Fears for cocklers in Lytham 'gold rush'

Russian boats
Image caption Boats from as far afield as Russia are fishing the Foulnaze Bank

"It's absolute mayhem - a complete free-for-all."

Those are the words of a fisherman who witnessed the 2004 Morecambe Bay disaster and fears a similar tragedy happening in the "gold rush" since the reopening of the cockle bed in the Ribble Estuary off the Lancashire coast.

The usually tranquil seaside town of Lytham has been transformed into a bustling fishing port since the reopening of a cockle bed last month.

As the tide came in on Friday so did about 300 boisterous, mud-covered fishermen who were returning to the normally remote Lytham beach, proudly clutching the fruits of their early-morning catch.

As they came ashore at about 09:30 BST, there was a frantic convoy of 4x4s, vans and trailers towing their crews in and speeding off with tonnes of freshly caught shellfish.

Leafy Lytham has had an influx of hundreds of fisherman each day since the reopening of the Foulnaze Bank, three miles off the Fylde coast, after the discovery of a multimillion-pound harvest of cockles.

Fishermen from Scotland, South Wales and even Russia have converged on Lytham as they vie to get their share of the spoils before the supply dries up.

Some claim to make up to £1,000 a day for the shellfish, most of which are exported by merchants to France or Spain.

Lytham is likely to remain popular for cocklers until the bed is closed in April 2012 or until cockle numbers fall - whichever comes first.

But while the cocklers claim to be making good money, some of the locals believe it is at their expense.

Residents have reported rubbish being dumped by cocklers, late-night disturbances and cocklers urinating in their gardens.

Kathy Gaunt, who lives close to the beach, said: "Lytham is so nice and it is being left so unsightly with all the rubbish. Some of them are filthy.

"It has left people really angry."

There are also concerns about safety, with coastguards reporting 26 rescues since the cockle bed opened on 1 September.

The rescue of 10 cocklers in distress on Monday, and another three on Friday, does not seem to have had any affect on the number of cocklers.

The BBC spoke to an experienced fisherman who was at Morecambe Bay in 2004 on the night 23 Chinese cockle pickers drowned. He believes some fishermen are risking their lives on Foulnaze Bank.

The fisherman, who did not want to be named, said: "[Some] are going out without permits and going out totally ill-prepared.

"It is exactly like the Chinese in the Morecambe Bay tragedy but on a bigger scale.

"It needs policing and a register of who is going out there."

'Could be repercussions'

There is an air of fear in the fishing community about speaking out about the dangers of cockling.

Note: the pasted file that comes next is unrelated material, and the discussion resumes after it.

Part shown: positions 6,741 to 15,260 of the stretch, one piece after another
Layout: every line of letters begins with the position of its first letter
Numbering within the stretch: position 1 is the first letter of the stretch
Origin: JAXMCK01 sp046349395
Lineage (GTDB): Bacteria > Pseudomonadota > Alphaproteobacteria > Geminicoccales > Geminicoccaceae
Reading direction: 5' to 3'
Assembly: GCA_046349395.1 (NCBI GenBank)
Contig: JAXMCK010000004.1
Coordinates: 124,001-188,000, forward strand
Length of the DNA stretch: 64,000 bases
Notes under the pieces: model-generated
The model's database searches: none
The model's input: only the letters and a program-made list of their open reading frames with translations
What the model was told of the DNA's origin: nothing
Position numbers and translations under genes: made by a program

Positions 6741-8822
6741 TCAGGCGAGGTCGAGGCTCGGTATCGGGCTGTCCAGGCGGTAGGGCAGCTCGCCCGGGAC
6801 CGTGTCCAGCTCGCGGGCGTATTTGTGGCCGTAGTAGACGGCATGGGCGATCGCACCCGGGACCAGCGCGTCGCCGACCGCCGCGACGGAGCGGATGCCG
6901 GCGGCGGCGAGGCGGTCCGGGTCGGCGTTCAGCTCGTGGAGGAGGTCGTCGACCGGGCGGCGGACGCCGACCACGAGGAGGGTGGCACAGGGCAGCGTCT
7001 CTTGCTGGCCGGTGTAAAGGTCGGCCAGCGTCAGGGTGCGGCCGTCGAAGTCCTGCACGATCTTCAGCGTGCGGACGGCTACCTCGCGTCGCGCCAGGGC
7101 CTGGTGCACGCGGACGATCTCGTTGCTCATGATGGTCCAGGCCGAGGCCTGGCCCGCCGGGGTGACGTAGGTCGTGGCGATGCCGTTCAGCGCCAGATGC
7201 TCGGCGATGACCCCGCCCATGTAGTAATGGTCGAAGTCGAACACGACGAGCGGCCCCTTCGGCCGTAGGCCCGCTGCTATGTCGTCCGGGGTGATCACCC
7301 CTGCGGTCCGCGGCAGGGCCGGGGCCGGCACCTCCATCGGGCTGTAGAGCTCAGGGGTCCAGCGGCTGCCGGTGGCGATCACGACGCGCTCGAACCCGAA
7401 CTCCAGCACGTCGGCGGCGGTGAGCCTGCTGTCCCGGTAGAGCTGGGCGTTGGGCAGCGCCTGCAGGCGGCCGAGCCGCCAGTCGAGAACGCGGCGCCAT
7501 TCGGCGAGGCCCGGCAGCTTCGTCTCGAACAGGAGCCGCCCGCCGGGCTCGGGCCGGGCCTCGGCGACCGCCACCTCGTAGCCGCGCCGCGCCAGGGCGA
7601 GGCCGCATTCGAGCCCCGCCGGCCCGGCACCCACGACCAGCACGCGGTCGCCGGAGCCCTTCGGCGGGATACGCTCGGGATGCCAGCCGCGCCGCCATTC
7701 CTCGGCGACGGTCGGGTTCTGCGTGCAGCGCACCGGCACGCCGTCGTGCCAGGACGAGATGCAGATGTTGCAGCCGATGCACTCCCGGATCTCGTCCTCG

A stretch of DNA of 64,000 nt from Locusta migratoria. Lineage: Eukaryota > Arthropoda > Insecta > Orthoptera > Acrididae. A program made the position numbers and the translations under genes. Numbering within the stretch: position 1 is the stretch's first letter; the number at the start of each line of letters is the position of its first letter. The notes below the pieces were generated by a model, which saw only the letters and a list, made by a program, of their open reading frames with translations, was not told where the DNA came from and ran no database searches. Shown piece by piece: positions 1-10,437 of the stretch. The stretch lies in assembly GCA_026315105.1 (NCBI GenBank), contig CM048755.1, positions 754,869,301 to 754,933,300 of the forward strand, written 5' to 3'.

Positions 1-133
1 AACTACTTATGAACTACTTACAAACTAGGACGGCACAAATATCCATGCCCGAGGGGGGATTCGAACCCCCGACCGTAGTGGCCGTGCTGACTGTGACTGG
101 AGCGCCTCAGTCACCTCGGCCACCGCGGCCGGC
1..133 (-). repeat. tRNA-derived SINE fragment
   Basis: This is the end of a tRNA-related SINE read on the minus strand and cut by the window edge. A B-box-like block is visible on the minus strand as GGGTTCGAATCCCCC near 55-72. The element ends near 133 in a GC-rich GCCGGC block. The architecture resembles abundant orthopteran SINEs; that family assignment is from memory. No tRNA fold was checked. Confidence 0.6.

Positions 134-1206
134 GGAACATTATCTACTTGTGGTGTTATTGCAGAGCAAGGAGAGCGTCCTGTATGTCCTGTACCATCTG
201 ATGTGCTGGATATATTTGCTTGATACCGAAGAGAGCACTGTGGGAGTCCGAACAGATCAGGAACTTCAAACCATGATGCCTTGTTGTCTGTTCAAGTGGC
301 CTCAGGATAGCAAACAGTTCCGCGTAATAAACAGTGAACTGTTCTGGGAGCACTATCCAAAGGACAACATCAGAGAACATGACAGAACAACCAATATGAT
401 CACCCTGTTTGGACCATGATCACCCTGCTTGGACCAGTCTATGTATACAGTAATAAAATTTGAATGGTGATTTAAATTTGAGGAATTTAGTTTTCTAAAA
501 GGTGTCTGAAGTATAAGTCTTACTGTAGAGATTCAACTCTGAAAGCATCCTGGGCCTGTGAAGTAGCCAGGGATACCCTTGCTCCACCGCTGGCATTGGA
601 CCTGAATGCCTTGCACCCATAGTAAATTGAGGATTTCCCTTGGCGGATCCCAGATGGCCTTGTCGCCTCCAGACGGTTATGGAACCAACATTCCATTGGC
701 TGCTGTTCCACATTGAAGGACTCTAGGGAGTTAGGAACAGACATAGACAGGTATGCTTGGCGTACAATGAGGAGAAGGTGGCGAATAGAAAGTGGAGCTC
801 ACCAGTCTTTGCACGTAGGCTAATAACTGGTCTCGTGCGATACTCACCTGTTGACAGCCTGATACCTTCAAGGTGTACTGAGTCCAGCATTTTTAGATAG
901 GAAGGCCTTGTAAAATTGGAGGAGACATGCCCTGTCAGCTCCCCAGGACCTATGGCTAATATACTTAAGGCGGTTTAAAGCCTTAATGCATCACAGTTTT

One of the cocklers said: "I'm too busy to talk and I don't think anyone else will speak to you around here because people know who we are and there could be repercussions."

While Fylde fishermen were reluctant to talk, those from other parts of the UK were more forthcoming.

Image caption Lee Davies (left) said cockling was dangerous for the inexperienced

Lee Davies, from Swansea, said for those who knew what they were doing it was safe, but he added: "It is dangerous if you are inexperienced and go out in a little boat."

North Wales cockle picker, Paul Ward, 44, said: "Safety comes first with us but some are going out totally unprepared; some go out without life-jackets.

"They cram in too many [cockles] and the weight is too much for their little boats. I don't know why, because there's plenty out there for everyone."

Colin Bryden, from Dumfries, said: "One boat got into difficulty the other night and one of our crew offered them a rope on the condition they got rid of some of their cockles which were weighing his boat down.

"He said: 'I'll lose £200 if I throw them away' so my friend refused to give him a rope."

'Complete mess'

Dr Stephen Atkins, chief executive of the Inshore Fisheries and Conservation Authorities, which is in charge of controlling fisheries, said: "We have a permit scheme in place and fishery officers are making checks.

"Before issuing a permit people have to complete a safety training course, so they are aware of the tides and what equipment they need."

However, Fylde Borough Council and the Conservative MP for Fylde, Mark Menzies, do not agree.

They are due to meet with Fisheries Minister Richard Benyon on Thursday to call for a change in legalisation to give the council more power to bring cockling under its control.

Mr Menzies shook his head as he watched the men return from the sea.

"It is a complete mess and needs controlling," he said. "You really need to come down to see the scale of the problem."

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